March 30, 2017
Anechoic chambers are specialized areas that absorb reflections of sound and electromagnetic waves. These rooms generally contain high value, sensitive assets for telecommunication and electronics testing. These chambers have unique fire suppression needs and now there’s a sustainable clean agent to help protect those spaces and assets.
Anechoic chambers absorb reflections of sound and electromagnetic waves using pyramid shaped radiation absorbing material (RAM). The material generates heat as it absorbs wave reflections which can cause it to combust if the heat is not properly dissipated. Due to the high value of the contents in the room, gaseous fire suppression systems are commonly used to reduce this risk as described in FM Global Data Sheet 1-53: Anechoic Chambers.
March 14, 2017
Every new administration comes with its own wave of policy and regulatory change. The fate of hydrofluorocarbon (HFC) policy and regulation under the Trump Administration was clouded with uncertainty. Until now.
The U.S. Department of Justice (DOJ) publically defended the U.S. Environmental Protection Agency’s (EPA’s) Significant New Alternatives Policy (SNAP) rule to limit use of high global warming (GWP) HFCs at the D.C. Court of Appeals hearing for Mexichem, a Mexican chemical manufacturer, and Arkema, a French chemical company. In their lawsuit, Mexichem and Arkema argue that the U.S. EPA only has authority to change the status of ozone damaging chemicals, such as halon, and not to the list of substitutes, such as HFCs. According to E&E News’ GreenWire, the DOJ argued that the EPA is permitted by law to make changes when the older chemicals pose a danger to health or the environment. And because HFCs have high GWPs, many times the heat trapping potential of carbon dioxide, the DOJ considers the EPA justified in taking them off the list of acceptable substitutes for that reason.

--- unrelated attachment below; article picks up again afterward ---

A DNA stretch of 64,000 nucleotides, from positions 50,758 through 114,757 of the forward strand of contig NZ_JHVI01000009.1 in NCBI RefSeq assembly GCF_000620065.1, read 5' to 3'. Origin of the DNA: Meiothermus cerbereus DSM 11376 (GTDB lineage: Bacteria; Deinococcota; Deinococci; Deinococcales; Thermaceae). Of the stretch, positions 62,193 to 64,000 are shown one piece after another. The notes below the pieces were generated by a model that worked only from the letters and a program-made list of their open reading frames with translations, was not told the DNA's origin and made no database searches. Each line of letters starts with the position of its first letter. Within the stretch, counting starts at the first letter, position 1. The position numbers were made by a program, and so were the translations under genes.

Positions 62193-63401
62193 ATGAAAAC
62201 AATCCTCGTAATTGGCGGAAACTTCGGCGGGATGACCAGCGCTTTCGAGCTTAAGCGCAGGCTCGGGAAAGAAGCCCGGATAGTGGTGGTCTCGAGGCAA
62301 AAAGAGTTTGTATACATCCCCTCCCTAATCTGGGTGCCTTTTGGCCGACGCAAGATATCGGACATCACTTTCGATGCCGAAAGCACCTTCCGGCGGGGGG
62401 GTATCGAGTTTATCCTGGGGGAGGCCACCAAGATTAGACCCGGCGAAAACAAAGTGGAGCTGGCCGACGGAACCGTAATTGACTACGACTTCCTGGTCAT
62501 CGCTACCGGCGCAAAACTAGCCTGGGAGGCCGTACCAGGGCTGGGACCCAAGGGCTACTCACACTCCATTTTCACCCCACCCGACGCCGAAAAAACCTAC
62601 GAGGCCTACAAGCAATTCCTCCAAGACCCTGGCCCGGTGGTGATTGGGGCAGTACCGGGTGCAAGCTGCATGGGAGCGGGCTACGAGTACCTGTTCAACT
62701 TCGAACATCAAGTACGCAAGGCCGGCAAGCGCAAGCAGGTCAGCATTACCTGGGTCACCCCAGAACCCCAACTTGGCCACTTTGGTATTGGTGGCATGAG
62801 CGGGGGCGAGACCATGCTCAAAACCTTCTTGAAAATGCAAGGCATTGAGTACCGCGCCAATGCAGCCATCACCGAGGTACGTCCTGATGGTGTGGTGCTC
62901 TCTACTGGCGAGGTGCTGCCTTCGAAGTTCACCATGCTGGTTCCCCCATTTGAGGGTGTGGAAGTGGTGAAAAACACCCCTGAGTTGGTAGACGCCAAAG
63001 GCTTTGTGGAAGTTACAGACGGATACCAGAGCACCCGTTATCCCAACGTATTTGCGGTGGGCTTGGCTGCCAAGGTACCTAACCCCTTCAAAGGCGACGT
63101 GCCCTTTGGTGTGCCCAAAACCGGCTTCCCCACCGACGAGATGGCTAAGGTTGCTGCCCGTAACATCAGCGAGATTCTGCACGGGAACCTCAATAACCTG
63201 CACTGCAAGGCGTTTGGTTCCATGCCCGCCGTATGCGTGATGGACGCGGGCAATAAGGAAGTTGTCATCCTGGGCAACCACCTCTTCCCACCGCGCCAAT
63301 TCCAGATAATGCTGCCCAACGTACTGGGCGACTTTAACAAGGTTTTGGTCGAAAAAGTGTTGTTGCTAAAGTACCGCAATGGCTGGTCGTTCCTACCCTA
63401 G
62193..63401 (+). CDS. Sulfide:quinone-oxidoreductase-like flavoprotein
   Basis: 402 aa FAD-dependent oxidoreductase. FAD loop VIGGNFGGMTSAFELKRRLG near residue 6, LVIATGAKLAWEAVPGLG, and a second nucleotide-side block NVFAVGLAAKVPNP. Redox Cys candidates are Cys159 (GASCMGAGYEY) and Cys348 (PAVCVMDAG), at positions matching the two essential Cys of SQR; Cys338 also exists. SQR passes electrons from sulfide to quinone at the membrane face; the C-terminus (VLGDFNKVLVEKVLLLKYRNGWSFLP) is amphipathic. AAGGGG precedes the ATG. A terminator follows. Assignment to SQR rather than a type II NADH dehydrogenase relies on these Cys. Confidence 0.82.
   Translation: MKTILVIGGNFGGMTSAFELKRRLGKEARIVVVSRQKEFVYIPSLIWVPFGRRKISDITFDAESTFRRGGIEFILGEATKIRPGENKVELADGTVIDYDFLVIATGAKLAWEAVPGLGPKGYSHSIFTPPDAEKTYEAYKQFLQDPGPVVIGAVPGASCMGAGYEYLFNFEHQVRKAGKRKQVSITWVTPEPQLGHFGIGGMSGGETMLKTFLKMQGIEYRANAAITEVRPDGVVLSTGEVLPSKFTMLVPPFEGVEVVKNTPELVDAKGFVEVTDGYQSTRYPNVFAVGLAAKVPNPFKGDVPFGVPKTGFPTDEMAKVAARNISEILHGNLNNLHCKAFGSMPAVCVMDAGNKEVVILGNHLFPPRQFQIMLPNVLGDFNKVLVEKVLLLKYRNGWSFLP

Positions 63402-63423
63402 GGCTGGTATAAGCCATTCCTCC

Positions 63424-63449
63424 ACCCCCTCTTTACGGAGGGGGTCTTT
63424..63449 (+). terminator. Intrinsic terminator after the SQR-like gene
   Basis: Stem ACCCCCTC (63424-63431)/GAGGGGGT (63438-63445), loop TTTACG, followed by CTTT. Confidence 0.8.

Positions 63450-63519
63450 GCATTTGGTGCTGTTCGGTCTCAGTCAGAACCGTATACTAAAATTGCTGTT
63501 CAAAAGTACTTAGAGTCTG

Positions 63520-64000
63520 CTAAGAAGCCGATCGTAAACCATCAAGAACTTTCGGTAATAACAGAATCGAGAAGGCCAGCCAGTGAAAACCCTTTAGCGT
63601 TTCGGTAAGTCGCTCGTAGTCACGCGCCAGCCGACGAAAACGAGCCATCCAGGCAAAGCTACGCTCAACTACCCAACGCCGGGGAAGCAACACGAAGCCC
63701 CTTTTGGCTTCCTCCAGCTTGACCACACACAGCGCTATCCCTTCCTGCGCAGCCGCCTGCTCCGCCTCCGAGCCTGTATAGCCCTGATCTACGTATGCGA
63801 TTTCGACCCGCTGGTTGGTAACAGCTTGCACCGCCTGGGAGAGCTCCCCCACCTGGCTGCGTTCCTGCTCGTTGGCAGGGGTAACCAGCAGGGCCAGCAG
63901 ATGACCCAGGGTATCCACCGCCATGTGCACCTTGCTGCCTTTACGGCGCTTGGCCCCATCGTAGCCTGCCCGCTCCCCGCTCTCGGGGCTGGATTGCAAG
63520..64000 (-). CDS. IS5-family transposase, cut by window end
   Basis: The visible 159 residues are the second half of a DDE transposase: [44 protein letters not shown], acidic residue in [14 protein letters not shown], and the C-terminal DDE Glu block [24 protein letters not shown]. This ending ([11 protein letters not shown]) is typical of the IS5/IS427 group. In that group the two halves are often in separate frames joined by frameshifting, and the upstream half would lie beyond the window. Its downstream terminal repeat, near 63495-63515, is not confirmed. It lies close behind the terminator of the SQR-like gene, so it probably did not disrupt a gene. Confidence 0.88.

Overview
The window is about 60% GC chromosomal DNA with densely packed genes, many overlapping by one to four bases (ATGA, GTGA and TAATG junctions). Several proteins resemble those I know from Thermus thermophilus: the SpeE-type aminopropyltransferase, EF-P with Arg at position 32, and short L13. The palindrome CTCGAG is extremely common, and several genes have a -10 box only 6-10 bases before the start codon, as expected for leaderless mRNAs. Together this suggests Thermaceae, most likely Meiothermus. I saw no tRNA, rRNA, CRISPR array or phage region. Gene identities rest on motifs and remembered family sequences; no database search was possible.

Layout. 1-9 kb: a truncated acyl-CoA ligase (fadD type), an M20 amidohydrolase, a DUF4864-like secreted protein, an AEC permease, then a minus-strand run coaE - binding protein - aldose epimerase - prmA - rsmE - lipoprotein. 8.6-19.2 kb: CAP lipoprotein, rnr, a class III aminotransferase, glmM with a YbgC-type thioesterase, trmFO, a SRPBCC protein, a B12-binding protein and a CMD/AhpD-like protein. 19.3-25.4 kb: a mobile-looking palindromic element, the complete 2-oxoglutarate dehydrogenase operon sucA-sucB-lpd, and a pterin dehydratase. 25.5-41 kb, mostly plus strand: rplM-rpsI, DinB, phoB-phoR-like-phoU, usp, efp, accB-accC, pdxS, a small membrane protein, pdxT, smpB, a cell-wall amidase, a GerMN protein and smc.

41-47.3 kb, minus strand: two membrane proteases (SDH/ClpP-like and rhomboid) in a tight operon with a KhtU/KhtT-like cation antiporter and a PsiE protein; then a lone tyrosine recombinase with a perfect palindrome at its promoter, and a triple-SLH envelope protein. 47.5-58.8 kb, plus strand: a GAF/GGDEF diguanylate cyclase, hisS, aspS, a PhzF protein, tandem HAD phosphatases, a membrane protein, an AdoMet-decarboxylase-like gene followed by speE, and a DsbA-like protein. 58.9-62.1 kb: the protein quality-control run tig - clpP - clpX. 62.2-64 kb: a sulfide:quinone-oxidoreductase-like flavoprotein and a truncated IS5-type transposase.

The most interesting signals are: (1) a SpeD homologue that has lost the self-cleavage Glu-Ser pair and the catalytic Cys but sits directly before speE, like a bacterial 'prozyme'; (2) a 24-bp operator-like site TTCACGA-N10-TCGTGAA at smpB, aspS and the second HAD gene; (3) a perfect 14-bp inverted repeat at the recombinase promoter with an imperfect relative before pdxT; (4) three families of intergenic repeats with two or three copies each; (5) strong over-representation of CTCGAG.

February 21, 2017
With the ever-changing regulatory and political landscape, it can be difficult to keep up with the current state of the hydrofluorocarbon (HFC) phasedown under the Montreal Protocol. Late last year at the 28th Meeting of the Parties to the Montreal Protocol in Kigali, Rwanda, nearly 200 nations approved the timetable to phasedown high global warming potential (GWP) HFCs. Known as the Kigali Amendment, this agreement clearly defines the international phasedown paths for HFC production and use.
UNEP’s Kigali Amendment Fact Sheet (PDF, 1.02 MB) provides a comprehensive summary of the HFC phasedown, making it a great resource for fire suppression specifiers and end-users moving away from legacy high GWP HFCs like FM-200™ and ECARO-25®.
January 31, 2017
On January 11, 2017, the U.S. Environmental Protection Agency (EPA) issued a draft of the Federal Register Notice proposing to ban the use of the toxic chemical trichloroethylene (TCE) in vapor degreasing due to significant health risks when used in vapor degreasing. According to its press release, the U.S. EPA is “proposing to prohibit manufacture (including import), processing, and distribution in commerce of TCE for use in vapor degreasing. EPA is also proposing to require manufacturers, processors, and distributors to notify retailers and others in their supply chains of the prohibitions.” Comments on the proposed rule must be received 60 days after date of publication in the Federal Register.
Trichloroethylene, also known as TCE or TRIKE, is a toxic volatile organic compound (VOC) that is often used in immersion cleaning, solvent cleaning and vapor degreasing applications. Because TCE poses significant health risks and because viable, safer solvent cleaning alternatives are available, it was only a matter of time before U.S. regulatory agencies proposed a TCE ban or phasedown. As a matter of fact, Europe classified TCE as a Substance of Very High Concern (SVHC) under the EU REACH regulations in 2010 and, as of April 2016, the EU officially sunset the chemical.